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Acknowledging the Stress of Safeguarding Students

4 minute read
By Smoothwall

DSLs play one of the most vital roles in keeping children safe online. As the challenges they face become increasingly complex and the scope of their role expands, Smoothwall asks: Who’s safeguarding the safeguarders?

Feeling the stress of safeguarding? You’re not alone

Smoothwall surveyed over 1,000 DSLs and headteachers about the pressures they face and where they find support. We’re sharing our findings to highlight the distress experienced by safeguarders and what can be done to help. 

The stress factors impacting DSLs

It’s no surprise to anyone in the education sector that safeguarding leads often experience high levels of stress. From admin pressures and time constraints, to the fear of missing a child at risk, their role can be incredibly demanding.

What can sometimes be overlooked, however, is the harm caused by the digital threats students now face, and the knock-on effect this has on those tasked with protecting them. Data from Smoothwall Monitor shows that children are frequently at risk of encountering various online threats, including:

  • Cyberbullying
  • Grooming
  • Terrorism
  • Cybersexual incidents

It’s imperative that we work to suppress these threats and empower children to thrive in their digital lives, but additional consideration needs to be given to the impact these events have on safeguarders. DSLs are repeatedly exposed to distressing online content and its impact on students in their care. In our survey, over a third of DSLs reported that they had experienced a distressing online event in the last 12 months. 

DSLs also have more regulatory responsibilities than ever before. In addition to being responsible for protecting children in a digital context, in line with the 2023 KCSIE updates, DSLs must now have a strong understanding of the specific filtering and monitoring processes in place at their school.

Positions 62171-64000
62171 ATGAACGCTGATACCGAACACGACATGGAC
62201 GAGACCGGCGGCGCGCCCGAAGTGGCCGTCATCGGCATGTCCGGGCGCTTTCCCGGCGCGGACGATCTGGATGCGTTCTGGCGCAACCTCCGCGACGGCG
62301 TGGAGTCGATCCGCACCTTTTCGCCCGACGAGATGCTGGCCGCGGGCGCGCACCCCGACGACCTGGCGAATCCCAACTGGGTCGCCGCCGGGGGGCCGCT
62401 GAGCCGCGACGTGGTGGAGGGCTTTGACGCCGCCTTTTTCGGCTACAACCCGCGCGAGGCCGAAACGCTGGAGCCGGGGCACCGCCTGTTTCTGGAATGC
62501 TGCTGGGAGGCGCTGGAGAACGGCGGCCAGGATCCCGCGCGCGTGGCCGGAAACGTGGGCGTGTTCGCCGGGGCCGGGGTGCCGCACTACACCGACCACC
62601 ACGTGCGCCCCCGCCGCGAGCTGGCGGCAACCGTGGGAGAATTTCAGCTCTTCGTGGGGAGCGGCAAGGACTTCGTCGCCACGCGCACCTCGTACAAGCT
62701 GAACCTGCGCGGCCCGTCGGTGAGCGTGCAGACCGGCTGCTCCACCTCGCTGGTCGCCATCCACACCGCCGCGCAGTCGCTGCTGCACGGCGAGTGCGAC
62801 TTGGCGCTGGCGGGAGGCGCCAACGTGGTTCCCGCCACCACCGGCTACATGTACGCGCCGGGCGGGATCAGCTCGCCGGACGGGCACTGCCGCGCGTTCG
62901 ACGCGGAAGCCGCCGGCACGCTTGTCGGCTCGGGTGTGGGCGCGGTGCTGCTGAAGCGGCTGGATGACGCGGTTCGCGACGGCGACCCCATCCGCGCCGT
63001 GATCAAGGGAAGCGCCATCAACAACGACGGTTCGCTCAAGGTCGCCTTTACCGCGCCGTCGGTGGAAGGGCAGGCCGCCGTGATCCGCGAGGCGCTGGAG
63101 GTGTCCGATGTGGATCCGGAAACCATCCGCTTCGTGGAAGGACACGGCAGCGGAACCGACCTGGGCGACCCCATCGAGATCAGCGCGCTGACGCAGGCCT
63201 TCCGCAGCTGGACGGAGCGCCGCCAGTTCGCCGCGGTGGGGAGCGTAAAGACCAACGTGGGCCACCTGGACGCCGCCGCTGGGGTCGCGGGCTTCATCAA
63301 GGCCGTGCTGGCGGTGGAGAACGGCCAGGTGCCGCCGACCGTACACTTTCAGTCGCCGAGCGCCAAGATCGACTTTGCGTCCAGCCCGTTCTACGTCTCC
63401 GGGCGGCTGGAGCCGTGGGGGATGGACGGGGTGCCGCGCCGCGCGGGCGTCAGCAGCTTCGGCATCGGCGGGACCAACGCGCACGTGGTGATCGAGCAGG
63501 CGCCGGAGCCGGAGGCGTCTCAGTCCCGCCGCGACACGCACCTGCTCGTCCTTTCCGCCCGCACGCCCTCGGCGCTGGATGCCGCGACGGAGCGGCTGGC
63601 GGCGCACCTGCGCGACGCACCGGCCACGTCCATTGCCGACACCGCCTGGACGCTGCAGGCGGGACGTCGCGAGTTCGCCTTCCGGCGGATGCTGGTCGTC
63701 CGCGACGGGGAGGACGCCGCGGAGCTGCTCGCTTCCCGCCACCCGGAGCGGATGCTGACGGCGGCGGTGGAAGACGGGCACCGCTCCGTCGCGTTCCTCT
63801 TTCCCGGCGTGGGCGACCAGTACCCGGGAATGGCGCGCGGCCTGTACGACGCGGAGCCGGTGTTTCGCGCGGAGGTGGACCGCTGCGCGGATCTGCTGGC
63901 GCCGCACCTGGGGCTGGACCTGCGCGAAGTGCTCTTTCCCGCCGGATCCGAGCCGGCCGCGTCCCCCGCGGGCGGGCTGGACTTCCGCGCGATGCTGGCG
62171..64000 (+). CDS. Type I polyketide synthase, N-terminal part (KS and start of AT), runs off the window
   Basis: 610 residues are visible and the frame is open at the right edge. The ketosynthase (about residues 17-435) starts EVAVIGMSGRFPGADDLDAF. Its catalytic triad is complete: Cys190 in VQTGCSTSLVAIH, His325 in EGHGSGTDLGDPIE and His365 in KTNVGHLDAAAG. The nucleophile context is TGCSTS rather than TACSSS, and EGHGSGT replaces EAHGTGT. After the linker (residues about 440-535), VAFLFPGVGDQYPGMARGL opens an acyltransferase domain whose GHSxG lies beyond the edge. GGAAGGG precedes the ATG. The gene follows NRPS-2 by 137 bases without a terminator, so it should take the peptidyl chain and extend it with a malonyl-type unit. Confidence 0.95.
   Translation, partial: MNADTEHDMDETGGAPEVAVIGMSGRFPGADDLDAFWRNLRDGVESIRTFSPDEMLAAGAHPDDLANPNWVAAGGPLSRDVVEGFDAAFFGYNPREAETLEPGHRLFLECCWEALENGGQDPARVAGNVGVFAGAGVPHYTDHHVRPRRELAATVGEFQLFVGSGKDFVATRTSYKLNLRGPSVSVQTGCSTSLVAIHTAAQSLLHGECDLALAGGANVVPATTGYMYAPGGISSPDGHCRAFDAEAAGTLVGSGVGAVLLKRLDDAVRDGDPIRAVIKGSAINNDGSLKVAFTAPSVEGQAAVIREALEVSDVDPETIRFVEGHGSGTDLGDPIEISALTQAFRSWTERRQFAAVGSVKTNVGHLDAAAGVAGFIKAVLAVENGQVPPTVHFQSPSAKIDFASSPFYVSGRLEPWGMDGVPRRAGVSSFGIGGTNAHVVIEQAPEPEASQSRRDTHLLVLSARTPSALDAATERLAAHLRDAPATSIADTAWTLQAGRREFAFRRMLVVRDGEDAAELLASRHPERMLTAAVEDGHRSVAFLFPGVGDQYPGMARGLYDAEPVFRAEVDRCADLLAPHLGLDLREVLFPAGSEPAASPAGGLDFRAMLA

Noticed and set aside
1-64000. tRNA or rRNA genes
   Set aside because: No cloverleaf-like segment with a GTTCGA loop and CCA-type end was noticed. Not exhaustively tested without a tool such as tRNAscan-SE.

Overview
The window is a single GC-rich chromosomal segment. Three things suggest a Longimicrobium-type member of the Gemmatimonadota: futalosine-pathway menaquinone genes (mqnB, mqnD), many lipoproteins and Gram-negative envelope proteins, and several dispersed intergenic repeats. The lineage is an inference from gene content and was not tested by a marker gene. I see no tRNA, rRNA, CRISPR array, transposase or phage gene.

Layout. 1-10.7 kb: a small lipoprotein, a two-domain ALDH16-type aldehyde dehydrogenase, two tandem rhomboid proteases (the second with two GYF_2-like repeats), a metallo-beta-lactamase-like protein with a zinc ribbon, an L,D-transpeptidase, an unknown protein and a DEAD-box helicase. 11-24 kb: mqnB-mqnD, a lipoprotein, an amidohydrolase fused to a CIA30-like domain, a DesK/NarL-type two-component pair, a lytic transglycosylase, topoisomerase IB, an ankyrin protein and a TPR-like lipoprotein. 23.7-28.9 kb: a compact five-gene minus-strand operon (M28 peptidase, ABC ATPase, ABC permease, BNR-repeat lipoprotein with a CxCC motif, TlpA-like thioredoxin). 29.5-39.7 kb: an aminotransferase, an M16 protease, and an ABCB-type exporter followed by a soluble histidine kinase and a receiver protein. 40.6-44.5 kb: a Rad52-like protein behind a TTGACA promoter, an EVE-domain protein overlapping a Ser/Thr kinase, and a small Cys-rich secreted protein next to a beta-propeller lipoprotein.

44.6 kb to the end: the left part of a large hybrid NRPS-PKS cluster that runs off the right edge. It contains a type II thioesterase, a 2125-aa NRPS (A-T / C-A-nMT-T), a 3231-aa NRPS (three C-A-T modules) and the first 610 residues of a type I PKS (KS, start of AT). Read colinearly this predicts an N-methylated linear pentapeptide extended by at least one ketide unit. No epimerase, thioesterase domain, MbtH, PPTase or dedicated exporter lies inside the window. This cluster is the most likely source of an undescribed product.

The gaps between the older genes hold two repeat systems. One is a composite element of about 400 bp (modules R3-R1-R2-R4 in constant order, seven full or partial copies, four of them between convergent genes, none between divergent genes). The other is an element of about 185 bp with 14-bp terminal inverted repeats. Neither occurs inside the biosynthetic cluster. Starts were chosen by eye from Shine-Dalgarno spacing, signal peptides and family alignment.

How DSLs are managing stress

In our survey, DSLs also explained how they choose to deal with the most stressful parts of their role. The most common was speaking with colleagues, with 76% of DSLs confirming that they turn to their peers for direct support. 

But what about the types of support they would like to see? DSLs shared a range of ideas, including the adoption of an open-door culture within schools, which would enable them to share any concerns they have about their work. 

Another improvement DSLs proposed was for governors to seek out safeguarding training. This would give them a deeper understanding of a DSL’s responsibilities, as well as an insight into the pressures they are facing. While the benefits of such an initiative are clear, it may be difficult for schools to put into practice due to time and funding constraints. 

The role of technology in reducing stress for DSLs

For busy DSLs, safeguarding technology can play a key role in making invisible risks visible - transforming safeguarding while reducing workloads and stress levels. 

Technology-led digital monitoring, for example, can provide peace of mind for safeguarders as it establishes additional eyes and ears on students’ digital behaviours. This means DSLs can identify potential risks that may otherwise go unseen and extinguish them before incidents have a chance to develop.

Similarly, student wellbeing platforms produce invaluable insights for DSLs that can make it easier to fulfil the demands of their role. These mental health check-in tools give students a simple way to share how they’re feeling - revealing to safeguarders the overall state of pupil wellbeing and highlighting vulnerable individuals who require support.

Some platforms, like Smoothwall Pulse, provide pupils with the additional option to reach out to a preferred staff member for help. This approach allows more teachers to get involved in student wellbeing, taking some of the pressure off DSLs while fostering a whole school approach to mental health and wellbeing. 

Who’s safeguarding the safeguarders?

To learn more about this important topic, download our free whitepaper, ‘Who’s Safeguarding the Safeguarders?’. Key takeaways include: 

  • Insight into the latest risks children are facing online

  • How to identify and address stress factors as a DSL

  • Practical steps to help improve safeguarding and reduce workloads



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